So now we turn to parish schools.  As long as the rolls of the Catholic Church continues to fall and the population of school-age kids decreases, the parish schools are fighting to stay alive as well.  Any move by the Diocese to remove the middle school from each strikes a potential death.   It would seem that the Diocese would be better served to leave some of the larger parishes alone or let them work out a consolidation on their own terms.  That may ultimately happen, because as I've stated previously, the Diocese has yet to strike the blow.

One school isn't waiting.

St Joseph's School in Maumee, already rumored to have cut ties to the other Catholic High Schools, has gotten into bed with Central Catholic.  I know, lousy metaphor, right?

St Joe's is going to operate a middle school at its parish campus, but the school is going to be affiliated with Central Catholic.  Students will receive iPads.  A computer lab will be stocked with MacBooks.  For this the students will be surcharged a bit on the tuition front to the tune of several hundred dollars.  But a far cry from the $10,000 charged to the middle school students at the academies.

Let's dissect this deal for a second.  According to a teacher at the school, St Joe's this year currently has 21 8th graders.  The plan for this "new" middle school is 25 in each of the three middle school grades.  Beside the technology, Central's contribution is going to largely be curriculum based.  Interestingly enough, the Diocese has a curriculum for its parish schools that each is mandated to follow.  I don't know for sure, but I would guess that the "new" curriculum cannot be all that different from what's there now.  No. No. The naked motivation of this whole deal is steer kids to Cherry Street for high school while keeping St Joe's afloat.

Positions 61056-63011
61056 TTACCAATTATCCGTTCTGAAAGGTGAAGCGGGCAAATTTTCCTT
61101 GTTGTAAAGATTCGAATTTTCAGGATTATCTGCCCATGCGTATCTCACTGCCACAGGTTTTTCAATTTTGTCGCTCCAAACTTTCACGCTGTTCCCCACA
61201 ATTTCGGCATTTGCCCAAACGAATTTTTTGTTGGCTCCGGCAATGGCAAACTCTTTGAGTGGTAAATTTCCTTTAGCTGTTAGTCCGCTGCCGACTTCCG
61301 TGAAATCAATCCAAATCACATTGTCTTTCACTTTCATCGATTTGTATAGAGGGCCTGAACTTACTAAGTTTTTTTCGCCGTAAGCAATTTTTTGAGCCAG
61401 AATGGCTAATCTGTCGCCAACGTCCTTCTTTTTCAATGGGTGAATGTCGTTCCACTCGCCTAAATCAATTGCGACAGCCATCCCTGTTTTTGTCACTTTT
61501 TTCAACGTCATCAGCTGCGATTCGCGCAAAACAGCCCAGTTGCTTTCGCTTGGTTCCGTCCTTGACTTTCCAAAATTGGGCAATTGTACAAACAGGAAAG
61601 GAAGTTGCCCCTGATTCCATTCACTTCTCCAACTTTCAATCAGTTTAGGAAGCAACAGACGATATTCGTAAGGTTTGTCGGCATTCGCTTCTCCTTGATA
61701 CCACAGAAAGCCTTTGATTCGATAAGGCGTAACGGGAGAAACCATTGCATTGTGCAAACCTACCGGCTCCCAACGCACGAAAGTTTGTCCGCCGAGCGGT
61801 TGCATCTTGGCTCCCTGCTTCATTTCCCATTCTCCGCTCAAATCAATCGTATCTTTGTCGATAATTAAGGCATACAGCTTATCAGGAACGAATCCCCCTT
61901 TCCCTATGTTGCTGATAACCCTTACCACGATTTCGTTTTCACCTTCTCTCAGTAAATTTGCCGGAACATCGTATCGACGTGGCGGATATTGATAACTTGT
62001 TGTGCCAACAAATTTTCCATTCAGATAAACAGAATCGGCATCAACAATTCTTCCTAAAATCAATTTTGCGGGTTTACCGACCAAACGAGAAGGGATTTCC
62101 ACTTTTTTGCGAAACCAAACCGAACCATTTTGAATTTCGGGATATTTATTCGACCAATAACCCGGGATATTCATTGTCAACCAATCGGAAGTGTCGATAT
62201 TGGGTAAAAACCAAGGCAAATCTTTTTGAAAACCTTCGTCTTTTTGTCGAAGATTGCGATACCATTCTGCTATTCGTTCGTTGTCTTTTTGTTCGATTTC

There are two or three larger and probably more effective parish schools within a short distance of St Joseph.  If the middle school is flailing along, why not affiliate with one of these other schools?

I'll tell you why not.  Because they are in competition with them.  I know.  It boggles the mind.

And what about Central Catholic and its wolf-in-sheep's clothing approach?  The school has rich alumni willing to donate millions.  Together with St Vincent Mercy Hospital, they've really fixed up the neighborhood on Cherry Street by bulldozing most of the neighborhood.  The result of this effort has been to essentially anchor the school to the inner city.  They've spent too much to move.  So the school now has to come up with the illusion that they aren't an inner city school.

The school is currently constructing a baseball stadium in southwest Toledo, miles away from the inner city.  With this new affiliation in Maumee, the school has spread its presence into the suburbs.  So the result is that school can maintain its location while at the same time appearing as if it's located in suburbia.

An interesting side note is that St Francis de Sales held its annual fundraising carnival this past weekend and distributed fliers for inclusion in each elementary school's correspondence system.  Rumor is that all schools complied with the request to which only St Joseph's refused.

Why cooperate?